Though soldier may not slay
What yesterday he slew,
Today still may betray
What yesterday betrew.
No needle now can sew
A seed unusely sown –
What hand can hence betrow
Which once has been betrewn?
Do I offend your grammar?
An err'r in what I said?
An hurt heart hears such clamor
From having been betraid!
A sloven is the slain,
Who played though he was plain,
Who pays though he has pain,
Betrodden the Betrain.
Not we but word is broken,
And promises, promises, promises once spoken.
The comma writes me, her syntactic looseness opening in the way, she does indeed possess a subtle curve.
Said to be unwholesome, she so quickly follows what I say, she seems to care to make a space to listen.
Never matter will she settle, forever fleeting and adored, my truer words need finer points to serve,
but to refuse her: Must I speak short? The sport – the lilt – is missing.
It’s easy for me to put these treasures of my soul here, to hope a little pretty melody into the screaming maw of the modern crisis life people seem so to relish nowadays.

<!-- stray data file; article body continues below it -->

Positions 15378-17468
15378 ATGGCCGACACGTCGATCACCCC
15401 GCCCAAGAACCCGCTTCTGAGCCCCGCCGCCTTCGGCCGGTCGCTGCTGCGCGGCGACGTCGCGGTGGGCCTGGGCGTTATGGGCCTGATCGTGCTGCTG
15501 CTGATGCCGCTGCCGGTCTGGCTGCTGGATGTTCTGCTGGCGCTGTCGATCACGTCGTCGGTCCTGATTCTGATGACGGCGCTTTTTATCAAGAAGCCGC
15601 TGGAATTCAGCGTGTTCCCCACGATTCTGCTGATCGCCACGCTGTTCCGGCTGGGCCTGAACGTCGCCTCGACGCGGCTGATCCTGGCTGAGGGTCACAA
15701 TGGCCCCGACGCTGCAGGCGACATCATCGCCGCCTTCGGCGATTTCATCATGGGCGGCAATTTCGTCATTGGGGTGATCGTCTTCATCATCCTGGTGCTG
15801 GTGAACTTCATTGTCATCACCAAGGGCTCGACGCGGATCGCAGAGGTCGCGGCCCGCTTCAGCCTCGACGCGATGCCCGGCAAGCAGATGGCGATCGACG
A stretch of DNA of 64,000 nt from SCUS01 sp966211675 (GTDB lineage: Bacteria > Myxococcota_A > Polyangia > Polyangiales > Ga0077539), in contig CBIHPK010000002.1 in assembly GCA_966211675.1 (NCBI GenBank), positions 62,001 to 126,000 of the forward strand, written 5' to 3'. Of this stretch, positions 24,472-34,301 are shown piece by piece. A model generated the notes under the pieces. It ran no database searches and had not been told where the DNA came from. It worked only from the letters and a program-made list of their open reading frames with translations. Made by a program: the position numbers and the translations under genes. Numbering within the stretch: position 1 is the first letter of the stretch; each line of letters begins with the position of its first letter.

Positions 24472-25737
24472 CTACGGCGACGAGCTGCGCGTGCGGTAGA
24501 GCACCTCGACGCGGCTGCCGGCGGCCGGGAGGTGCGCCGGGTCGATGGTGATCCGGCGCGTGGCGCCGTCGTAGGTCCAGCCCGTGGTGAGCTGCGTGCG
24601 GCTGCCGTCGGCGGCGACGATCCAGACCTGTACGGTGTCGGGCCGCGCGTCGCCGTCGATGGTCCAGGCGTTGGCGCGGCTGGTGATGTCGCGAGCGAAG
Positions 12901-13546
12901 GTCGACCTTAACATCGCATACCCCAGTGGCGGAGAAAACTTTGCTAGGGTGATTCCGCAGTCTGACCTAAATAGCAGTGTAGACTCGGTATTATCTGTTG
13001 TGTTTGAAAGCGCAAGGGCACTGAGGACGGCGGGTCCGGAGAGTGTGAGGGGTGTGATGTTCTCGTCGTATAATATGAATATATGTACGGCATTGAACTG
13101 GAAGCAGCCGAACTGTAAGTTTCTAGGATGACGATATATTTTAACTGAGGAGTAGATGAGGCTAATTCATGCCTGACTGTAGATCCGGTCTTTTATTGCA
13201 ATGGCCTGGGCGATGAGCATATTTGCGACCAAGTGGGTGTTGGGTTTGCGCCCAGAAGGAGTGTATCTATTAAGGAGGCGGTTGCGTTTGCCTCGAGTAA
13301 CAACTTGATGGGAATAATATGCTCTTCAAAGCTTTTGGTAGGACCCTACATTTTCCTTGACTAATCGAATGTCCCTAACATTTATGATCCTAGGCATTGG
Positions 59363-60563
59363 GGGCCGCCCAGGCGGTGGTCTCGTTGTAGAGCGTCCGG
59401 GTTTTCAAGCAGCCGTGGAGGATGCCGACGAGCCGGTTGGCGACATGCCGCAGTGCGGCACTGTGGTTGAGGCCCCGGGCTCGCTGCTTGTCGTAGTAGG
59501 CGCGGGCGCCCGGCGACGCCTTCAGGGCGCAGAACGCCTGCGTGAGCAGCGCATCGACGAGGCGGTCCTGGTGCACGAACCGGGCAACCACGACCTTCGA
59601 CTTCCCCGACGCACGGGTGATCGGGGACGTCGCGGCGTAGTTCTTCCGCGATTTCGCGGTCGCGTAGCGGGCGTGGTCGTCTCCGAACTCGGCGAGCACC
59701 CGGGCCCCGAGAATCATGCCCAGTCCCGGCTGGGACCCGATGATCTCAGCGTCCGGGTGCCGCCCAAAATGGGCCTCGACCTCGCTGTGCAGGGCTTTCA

(Someone singing the national anthem two hollers across from my little table by the door)
I do wish for a place where all my old friends would gather to share loving heartworks and lifestories. A nice place.
It sometimes is hard to keep my spirit turned towards beauty. My little gust of wind seems very small, but I really believe in it.
It sometimes seems like I’m throwing seeds into an old well. A long time and many seeds before they pile up, decompose, form dirt, that the last few seeds, if I have any left, may sprout to blooming flowers.
An epiphany is a kind of stab into the spinning self, it can hurt, can be hard to start the spin again.
God loves beauty, too, I think, much more than truth or the good. Oh yes he laughs with joy! What is creation but love? What price the sight of light just once in an eternity of darkness?
extended childhood of the psyche
our shiny skins’ and frailty’s millions-years vulving the chimps watched dumbly as they fucked
culture – even this pondscum culture – grows quickly quickening thousands-times
untethered culture turns so beautiful so fast… lovely… let’s take time to remember this moment
(we are their children, their precocious hairless babies)
to the old, new life is precious, fragile, fresh as plums
our delicate faces torn, terror-hearted, the tender elderbodies have lost us to the trees
Brian Brock, winter/spring 2017